Wireless biz should look past Freewheel's limitations and into Dolan's beady eyes

Daniel Frankel, FierceCableDon't expect the announcement of Cablevision's (NYSE: CVC) Freewheel Wi-Fi-only phone service  to spin Randall Stephenson into reenacting the bunker scene from Downfall when AT&T (NYSE: T) delivers its fourth-quarter earnings report Tuesday afternoon. Freewheel is, after all, a service with very significant limitations, based on a not very popular mobile device.

As it exists today, it's not a threat of any kind to the incumbent wireless industry.

Freewheel can only service callers with good, direct access to one of Cablevision's 1.1 million Wi-Fi hotspots. The MSO didn't carve out any MVNO wholesale agreements, so there is no cellular backup. It's a Wi-Fi-only deal.

Wi-Fi technology doesn't allow for any cellular-like "handoffs" yet--you can't make a call on Freewheel while you're in a car, train or stage coach, for example. It'll be a glorified home phone that also works in specific public locations across Cablevision's growing New York/New Jersey coverage area. You can call your pal from Madison Square Garden to tell him how many points the Knicks are losing by.

The cellular backup issue is a major one. For example, Sprint (NYSE: S) virtual network operator Scratch Wireless sells a Wi-Fi-first product, and its users employ Wi-Fi 84 percent of the time. However, according to Scratch VP of marketing Jon Finegold, 98 percent of customers also use the Sprint cellular network at one time or another.

"Very few customers use the service in the Wi-Fi only mode," he told FierceCable. "Even though Wi-Fi is everywhere, there are times when you are between hot spots."

It's not like the market is wide open with consumers who haven't adopted mobile phones. And there are inexpensive cellular plans available that offer gobs more functionality, too.

And it's not like the only mobile device that will work on the Freewheel plan, the Motorola Moto G, is necessarily coveted hardware. And finally, it's not like Cablevision is really first to the market with a Wi-Fi-only mobile plan. Republic Wireless has been offering a data-only plan on the same phone for $5 a month. That plan has yet to take off, Republic concedes.

But don't sleep on Freewheel.

As media analyst Craig Moffett pointed out Monday, the appeal of Freewheel--which costs Cablevision broadband users $10 a month and everyone else $29.95--is limited to the severely financially constrained, or for those who, say, want to a low-cost mobile phone for their kids.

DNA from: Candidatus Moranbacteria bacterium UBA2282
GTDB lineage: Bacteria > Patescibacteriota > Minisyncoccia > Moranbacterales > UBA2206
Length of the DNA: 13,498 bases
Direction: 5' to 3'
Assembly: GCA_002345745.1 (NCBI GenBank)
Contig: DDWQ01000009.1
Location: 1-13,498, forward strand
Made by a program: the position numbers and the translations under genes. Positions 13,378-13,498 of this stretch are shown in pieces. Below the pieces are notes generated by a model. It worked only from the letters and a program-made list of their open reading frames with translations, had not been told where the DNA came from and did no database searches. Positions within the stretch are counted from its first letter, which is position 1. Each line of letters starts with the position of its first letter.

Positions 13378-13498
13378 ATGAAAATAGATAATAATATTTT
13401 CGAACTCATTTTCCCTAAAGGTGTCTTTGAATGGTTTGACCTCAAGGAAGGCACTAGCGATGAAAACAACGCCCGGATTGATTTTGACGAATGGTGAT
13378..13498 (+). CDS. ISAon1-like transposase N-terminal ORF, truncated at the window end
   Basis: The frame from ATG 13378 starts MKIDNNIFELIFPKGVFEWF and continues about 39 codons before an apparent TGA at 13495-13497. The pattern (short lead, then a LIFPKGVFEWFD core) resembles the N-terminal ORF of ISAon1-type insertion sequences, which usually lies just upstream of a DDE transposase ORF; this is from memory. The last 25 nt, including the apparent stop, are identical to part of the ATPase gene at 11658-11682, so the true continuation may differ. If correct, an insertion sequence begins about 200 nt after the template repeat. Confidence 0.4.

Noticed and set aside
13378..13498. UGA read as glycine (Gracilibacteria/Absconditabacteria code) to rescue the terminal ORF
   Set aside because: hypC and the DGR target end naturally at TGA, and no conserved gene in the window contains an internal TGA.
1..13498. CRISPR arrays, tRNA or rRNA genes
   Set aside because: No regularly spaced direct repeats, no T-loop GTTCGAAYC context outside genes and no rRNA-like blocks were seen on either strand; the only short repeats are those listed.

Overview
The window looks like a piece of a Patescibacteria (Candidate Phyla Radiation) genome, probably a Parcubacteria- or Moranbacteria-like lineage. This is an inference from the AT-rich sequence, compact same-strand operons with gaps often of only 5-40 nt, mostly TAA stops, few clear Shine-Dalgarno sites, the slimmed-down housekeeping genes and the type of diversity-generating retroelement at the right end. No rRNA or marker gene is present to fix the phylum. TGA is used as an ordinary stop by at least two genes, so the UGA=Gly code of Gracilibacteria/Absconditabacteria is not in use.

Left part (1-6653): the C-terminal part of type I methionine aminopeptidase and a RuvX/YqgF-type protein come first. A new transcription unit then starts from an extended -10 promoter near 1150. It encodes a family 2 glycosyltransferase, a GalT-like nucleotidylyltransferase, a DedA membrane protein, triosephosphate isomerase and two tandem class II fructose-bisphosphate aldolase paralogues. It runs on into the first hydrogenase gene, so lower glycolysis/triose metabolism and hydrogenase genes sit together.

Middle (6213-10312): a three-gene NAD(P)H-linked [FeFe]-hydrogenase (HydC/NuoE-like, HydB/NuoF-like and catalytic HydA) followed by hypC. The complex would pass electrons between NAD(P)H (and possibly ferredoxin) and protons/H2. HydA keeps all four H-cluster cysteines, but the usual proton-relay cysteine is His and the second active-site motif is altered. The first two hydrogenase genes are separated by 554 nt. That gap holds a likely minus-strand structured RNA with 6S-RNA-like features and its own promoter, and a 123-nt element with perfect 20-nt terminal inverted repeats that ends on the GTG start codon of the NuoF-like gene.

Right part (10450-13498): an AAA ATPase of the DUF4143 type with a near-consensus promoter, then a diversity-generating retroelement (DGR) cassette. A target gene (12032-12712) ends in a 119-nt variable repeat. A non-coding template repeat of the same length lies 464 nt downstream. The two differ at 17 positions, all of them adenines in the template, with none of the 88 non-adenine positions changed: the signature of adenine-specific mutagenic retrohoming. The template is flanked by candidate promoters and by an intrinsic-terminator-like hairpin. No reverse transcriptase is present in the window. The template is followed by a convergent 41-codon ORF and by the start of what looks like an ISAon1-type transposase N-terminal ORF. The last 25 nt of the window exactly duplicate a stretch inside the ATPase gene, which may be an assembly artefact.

But as Moffett also notes, the concept behind Freewheel "is a very big deal."

Cablevision CEO James Dolan's "real game," Moffett believes, is to use the service as a kind of beta test for a more evolved product down the road that will include an MVNO deal and a phone everyone wants. This service would be Wi-Fi first instead of Wi-Fi only and work pretty much anywhere.

And if such a product were to be offered by Comcast (NASDAQ: CMCSA), which has millions more hotspots spread out nationally, not to mention far greater marketing capacity, the major cellular providers could be looking at yet another serious contender, in addition to Google's just announced wireless plan.

In its own note to investors Monday, Jefferies concurred: "We see Cablevision's new Freewheel Wi-Fi phone as an early trial in monetizing its Wi-Fi hotspot investment. Given the narrow number of Wi-Fi-only use cases, we expect limited adoption, but see incremental opportunity should the company strike a MVNO relationship with a cellular carrier. We wouldn't be surprised if Comcast trialed similar products, but ultimately see mobile cable Wi-Fi telephony products as unlikely wireless disrupters."

"Cablevision's Freewheel is one more straw in the wind" for cellular companies, Moffett added. "The wireless business is in a tough spot."--Daniel